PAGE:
In other news—this school year is moving along at a rapid pace. We’ve already finished the first quarter and parent/teacher conferences, and now we’re heading right for Thanksgiving break. How does time always get away from me like this?

This classroom has been busy, as always.


Several weeks into school, we got new desks. They were supposed to come before school ever started, but we all know how these things go sometimes. So when the new desks came we had a grand transfer party. The eighth grade boys carried in the new desks for us and took out the old ones as we emptied them.


I doubt that you can even imagine how much easier my job is with these new desks. Goodbye to those dreadful old lids that crashed shut and sometimes wouldn’t open and sometimes wouldn’t close. All the time and energy I used to spend trying to get my students to open and close those things properly can now be spent in more worthwhile endeavors.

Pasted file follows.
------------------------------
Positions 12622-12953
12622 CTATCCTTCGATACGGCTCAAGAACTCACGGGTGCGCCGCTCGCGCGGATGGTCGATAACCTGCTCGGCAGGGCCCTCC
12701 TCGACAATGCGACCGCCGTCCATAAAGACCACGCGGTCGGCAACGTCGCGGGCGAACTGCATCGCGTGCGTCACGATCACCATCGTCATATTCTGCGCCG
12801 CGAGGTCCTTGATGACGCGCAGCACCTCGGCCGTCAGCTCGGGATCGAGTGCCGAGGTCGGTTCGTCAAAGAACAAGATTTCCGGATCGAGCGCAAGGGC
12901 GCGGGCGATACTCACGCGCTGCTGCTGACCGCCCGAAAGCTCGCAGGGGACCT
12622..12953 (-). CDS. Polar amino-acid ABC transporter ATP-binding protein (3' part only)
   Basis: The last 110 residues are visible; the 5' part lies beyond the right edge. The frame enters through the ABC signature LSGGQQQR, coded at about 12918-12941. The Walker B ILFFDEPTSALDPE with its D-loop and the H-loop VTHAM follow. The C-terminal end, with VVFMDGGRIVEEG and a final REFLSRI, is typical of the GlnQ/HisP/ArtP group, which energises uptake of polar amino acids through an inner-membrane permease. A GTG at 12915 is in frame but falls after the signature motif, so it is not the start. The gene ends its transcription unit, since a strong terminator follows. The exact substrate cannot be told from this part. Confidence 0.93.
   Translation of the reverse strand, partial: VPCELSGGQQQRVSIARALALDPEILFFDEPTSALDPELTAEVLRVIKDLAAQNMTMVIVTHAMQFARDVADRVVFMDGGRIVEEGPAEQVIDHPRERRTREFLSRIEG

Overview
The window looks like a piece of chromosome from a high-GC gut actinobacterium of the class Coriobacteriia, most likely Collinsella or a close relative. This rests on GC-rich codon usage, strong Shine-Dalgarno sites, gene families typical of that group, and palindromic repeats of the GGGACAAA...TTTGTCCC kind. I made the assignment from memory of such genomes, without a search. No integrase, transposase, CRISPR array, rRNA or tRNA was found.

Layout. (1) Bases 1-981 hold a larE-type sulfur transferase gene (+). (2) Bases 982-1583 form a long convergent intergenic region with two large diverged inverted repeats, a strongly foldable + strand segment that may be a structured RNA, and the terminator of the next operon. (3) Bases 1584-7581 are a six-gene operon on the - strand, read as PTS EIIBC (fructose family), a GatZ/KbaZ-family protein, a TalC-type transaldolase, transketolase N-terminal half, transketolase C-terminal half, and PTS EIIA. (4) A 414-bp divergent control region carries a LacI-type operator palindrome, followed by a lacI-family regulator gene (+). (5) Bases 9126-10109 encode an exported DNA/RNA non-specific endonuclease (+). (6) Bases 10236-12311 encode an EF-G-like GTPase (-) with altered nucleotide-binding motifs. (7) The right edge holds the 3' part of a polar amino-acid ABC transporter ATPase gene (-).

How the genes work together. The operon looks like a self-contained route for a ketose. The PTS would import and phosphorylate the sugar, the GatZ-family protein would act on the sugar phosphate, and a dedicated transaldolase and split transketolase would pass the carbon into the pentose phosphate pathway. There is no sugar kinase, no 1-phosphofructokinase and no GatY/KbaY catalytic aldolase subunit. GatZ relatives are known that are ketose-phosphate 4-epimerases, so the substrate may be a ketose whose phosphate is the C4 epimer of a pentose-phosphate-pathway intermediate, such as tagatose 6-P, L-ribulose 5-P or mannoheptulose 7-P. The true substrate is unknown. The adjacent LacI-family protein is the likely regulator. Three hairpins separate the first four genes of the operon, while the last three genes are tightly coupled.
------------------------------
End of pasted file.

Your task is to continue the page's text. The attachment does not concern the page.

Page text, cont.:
Oh, by the way, if you need a new iphone or ipad, I have several boys who will be happy to manufacture one for you. They’ve gone into business producing these things from cardboard and construction paper. One girl was holding her “phone” while waiting in line to jump rope. When her turn came, she handed the phone to her friend behind her and said, “Here, hold my phone while I jump. But don’t look at my texts!”

That reminds me—our spelling books are a new edition this year, and I had to laugh when I saw that one of the words in the first spelling list was texting. That wasn’t even a word when I was in third grade. Sometimes it is overwhelming to think of how much the world has changed in my short lifetime.